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Do you think the Ontario economy will benefit from the increase to the minimum wage?
No   85     69%
Yes   39     31%
 Total Votes: 124

Comments   Add Your Own
Jack  ( January 9, 2018)
The hypocrisy of the Wynne government never fails to amaze. Wynne bullied the business owners with her minimum wage legislation and the end result is that many employees will get the dirty end of the stick when their hours are reduced and they end up earning less take home pay.

Gus  ( January 9, 2018)
The problem for critics of minimum wage increases is that history doesn't back up their 'sky-is-falling' claims. In 2015 minimum wage was increased in Alberta by $1.00. A C.D.Howe institute study claimed between 54,000 and 195,000 jobs would be lost. Between 2015-17 and despite the minimum wage being raised 40,000 jobs were created in the service sector. Furthermore in 2007 Alberta raised minimum wage by 14%, Quebec in 2010 by 12% and BC in 2011-12 by 28%, none of these cases resulted in major job losses.
Ryan  ( January 8, 2018)
The restaurant industry is already cheap enough as it is in the north west, this area in particular. It doesn't matter how much experience or time you have, they still only offer minimum wage for a learning experience. I was forced to leave the industry due to not making a living.
Teddy  ( January 8, 2018)
Forcing small businesses to pay a premium wage for low-skill jobs causes employers to refrain from hiring. History speaks for itself. Wynne's government is grasping at straws to appease the liberal voting base. Watch the unemployment rate creep higher and higher.
Gus  ( January 8, 2018)
Currently Ontario businesses have access to 35 business grant programs, five business loan programs and 22 support programs provided by the province. On top of that $500 million has been earmarked to assist businesses transition to the higher minimum wage. Maybe these programs should be cancelled. I haven't heard any complaints from the business sector about the $500 million. I wonder how many people realise that the student pouring you a cup of coffee at Tim's, 40 to 60 per cent of his/her wages is being paid by taxpayers of Ontario. The same goes to Temporary Foreign Workers.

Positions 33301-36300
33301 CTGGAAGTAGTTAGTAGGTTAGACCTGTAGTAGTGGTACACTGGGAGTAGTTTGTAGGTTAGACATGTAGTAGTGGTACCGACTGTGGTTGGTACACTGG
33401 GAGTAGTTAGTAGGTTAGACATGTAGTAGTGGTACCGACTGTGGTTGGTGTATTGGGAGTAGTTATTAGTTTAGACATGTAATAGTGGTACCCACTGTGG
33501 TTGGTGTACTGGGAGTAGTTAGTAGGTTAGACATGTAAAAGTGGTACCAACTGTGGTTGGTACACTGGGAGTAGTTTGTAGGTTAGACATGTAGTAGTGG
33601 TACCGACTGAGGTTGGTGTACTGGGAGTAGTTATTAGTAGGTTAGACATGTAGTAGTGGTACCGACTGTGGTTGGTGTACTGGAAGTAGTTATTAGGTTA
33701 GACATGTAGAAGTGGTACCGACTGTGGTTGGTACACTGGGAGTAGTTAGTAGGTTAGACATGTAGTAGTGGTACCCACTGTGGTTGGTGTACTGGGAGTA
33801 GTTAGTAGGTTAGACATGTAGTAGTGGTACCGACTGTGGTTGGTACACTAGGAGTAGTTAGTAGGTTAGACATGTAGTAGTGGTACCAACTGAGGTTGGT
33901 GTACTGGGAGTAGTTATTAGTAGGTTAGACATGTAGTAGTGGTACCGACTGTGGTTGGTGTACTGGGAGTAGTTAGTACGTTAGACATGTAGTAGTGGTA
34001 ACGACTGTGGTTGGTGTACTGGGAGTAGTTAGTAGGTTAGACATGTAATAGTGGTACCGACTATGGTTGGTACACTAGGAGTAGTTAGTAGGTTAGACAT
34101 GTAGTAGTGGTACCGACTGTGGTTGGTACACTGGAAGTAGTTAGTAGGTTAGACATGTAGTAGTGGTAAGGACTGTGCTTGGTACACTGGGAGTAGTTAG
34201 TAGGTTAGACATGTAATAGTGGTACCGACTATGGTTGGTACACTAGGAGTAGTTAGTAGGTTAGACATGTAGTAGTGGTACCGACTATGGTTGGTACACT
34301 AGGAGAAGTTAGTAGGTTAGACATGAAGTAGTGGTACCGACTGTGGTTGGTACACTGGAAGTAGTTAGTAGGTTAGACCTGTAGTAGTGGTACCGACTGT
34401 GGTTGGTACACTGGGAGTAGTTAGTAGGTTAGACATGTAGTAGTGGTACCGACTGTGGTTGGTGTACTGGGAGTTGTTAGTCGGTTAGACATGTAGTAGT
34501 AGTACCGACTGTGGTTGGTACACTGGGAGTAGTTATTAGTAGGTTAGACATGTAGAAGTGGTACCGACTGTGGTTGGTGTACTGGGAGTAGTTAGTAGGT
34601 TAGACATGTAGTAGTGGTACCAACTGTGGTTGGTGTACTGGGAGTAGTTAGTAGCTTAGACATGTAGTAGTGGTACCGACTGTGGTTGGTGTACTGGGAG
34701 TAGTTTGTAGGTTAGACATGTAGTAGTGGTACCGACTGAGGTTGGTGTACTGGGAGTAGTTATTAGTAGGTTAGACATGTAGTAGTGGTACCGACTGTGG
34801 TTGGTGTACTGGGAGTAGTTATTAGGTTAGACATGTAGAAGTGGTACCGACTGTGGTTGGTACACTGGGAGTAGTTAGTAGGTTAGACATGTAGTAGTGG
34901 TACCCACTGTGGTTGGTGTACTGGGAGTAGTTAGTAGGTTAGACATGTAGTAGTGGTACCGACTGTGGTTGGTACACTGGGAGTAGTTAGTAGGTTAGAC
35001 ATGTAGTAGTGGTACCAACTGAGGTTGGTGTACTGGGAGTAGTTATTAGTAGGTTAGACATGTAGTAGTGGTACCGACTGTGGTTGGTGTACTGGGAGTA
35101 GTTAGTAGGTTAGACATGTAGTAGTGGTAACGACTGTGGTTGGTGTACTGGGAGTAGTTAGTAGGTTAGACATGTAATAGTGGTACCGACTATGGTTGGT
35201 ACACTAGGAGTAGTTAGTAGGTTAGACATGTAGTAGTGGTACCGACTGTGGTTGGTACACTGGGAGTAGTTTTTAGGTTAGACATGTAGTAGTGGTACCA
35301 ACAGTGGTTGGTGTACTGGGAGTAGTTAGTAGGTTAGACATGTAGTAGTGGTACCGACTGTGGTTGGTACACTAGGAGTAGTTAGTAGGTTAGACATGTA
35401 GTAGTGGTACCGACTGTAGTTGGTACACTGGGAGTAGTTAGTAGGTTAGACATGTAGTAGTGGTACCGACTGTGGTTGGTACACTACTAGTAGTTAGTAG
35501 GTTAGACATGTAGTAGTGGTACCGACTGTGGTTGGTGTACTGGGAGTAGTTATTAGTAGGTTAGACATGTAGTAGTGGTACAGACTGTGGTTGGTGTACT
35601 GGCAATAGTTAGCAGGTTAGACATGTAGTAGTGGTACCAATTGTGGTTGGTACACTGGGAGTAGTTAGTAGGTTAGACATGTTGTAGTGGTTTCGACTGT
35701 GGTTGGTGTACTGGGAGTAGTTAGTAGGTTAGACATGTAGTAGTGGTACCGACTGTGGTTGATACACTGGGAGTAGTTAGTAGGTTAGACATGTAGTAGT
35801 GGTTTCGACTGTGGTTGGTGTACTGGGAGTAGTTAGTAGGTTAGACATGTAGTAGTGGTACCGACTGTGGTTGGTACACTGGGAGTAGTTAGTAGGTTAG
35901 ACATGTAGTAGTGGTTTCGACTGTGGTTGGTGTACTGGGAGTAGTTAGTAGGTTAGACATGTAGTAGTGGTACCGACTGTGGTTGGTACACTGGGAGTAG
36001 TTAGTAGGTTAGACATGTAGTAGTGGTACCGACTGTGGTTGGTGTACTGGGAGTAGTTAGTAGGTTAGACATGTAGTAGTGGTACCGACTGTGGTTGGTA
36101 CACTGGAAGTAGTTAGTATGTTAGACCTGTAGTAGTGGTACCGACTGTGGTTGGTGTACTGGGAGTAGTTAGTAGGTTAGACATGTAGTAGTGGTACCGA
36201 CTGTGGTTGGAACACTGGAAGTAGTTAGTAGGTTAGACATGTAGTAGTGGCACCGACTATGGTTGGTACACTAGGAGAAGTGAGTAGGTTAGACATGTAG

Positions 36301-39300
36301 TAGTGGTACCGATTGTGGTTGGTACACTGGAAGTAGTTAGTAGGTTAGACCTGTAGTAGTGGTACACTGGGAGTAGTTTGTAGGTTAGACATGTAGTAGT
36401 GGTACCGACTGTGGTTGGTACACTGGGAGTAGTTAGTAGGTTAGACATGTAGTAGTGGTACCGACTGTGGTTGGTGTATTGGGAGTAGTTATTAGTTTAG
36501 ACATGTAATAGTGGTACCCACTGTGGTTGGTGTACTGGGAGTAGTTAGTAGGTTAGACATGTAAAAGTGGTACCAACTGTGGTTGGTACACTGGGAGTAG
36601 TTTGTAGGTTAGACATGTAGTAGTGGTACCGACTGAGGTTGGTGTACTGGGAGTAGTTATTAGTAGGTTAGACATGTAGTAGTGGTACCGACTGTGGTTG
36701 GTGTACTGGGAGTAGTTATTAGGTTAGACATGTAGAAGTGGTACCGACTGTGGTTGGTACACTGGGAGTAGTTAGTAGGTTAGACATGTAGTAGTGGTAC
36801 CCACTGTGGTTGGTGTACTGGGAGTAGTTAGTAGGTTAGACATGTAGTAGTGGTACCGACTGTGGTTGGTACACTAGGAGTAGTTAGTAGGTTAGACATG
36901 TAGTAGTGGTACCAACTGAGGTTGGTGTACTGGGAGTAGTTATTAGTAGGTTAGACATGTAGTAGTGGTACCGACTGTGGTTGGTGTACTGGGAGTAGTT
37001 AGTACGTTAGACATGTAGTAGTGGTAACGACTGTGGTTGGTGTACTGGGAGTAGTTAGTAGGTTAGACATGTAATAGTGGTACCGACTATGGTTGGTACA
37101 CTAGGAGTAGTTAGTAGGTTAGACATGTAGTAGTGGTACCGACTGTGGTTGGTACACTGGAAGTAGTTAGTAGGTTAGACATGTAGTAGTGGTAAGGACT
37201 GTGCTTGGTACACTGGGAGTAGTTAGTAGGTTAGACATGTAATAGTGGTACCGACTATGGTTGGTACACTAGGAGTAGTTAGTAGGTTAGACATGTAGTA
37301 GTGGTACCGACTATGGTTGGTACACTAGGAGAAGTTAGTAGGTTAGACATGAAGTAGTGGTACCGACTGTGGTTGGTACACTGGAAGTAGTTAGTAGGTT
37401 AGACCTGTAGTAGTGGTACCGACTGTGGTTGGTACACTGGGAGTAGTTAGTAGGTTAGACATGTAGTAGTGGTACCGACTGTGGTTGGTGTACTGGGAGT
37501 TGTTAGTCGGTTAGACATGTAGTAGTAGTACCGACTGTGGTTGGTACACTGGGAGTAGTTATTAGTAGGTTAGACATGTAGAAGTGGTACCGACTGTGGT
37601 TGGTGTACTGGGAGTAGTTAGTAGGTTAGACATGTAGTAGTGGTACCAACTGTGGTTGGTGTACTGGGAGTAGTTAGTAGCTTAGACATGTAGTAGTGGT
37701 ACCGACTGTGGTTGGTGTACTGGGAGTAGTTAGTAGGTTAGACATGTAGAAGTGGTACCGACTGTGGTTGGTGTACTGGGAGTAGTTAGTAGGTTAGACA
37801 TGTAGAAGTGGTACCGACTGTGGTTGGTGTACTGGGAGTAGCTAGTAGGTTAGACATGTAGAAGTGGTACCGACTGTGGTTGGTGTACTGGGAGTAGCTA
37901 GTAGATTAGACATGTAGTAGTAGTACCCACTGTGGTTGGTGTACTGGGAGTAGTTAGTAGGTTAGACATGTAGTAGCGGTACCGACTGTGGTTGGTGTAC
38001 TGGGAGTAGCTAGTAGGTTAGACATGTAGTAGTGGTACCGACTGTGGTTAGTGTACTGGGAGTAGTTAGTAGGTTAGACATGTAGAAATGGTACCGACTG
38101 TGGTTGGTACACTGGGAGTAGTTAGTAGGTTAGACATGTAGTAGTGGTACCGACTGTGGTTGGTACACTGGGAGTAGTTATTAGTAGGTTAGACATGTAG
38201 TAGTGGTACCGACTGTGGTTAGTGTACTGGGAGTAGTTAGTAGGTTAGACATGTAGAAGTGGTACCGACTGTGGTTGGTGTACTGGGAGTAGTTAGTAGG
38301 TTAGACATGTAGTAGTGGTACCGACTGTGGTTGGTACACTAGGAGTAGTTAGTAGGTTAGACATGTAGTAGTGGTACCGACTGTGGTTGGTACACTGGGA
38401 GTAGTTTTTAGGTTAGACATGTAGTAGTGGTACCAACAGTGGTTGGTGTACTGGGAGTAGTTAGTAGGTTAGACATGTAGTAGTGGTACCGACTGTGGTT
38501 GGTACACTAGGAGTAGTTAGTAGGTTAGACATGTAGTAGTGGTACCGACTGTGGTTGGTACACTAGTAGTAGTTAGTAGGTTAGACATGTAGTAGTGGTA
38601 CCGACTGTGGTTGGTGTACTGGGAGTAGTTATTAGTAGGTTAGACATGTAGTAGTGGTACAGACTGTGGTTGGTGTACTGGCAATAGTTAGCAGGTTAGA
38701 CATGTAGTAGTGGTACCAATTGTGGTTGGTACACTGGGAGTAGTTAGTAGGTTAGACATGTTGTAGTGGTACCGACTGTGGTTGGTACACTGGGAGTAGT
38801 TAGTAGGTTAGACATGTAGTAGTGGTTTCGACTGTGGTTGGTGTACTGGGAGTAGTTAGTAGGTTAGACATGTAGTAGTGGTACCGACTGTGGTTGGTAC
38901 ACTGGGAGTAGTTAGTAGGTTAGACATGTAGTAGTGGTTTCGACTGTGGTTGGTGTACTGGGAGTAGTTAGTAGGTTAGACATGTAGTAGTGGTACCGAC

Robert  ( January 7, 2018)
No matter what private business rules the world. Of course the wage increase will be made up for by the struggling worker who will end up with loss of hours or benefits and the consumers who are the ones to always get nailed with cost increases which keep the ultimate bottom line for business owners with more profit. As for small business being unable to survive as a result, I for one do not want to hear your whining when I attempt to support local business I am met by a closed sign, a locked door and or an extremely limited stock to choose from. Not to mention the frustration of a sign on the door stating business hours open Saturday 9 a.m. to 5 p.m. and I am trying at 2 p.m. Saturday to get through the locked door to shop in your business but you have decided to close for some reason.
Gorby  ( January 6, 2018)
I see the back lash has already started. Tim Hortons has stopped paying for breaks. What did this foolish government expect? They have no clue when it comes to economics and especially no clue about small business. But it appears that is a Liberal thing. The next elections can't come fast enough. Provincially and Federally we need to clean house.
Gene  ( January 6, 2018)
I guess with the extra money servers will earn, tipping now will not be needed.
NWO man  ( January 5, 2018)
Kenora has become a minimum-wage economy. Families are struggling to survive in the low-wage service sector. They deserve a raise! Their employers will survive, even if it means that consumers might have to spend an extra dime for their coffees.
ELAINE  ( January 4, 2018)
No, cause rent goes up, hydro goes up water goes up, food goes up. so is an one ahead? I don't think so.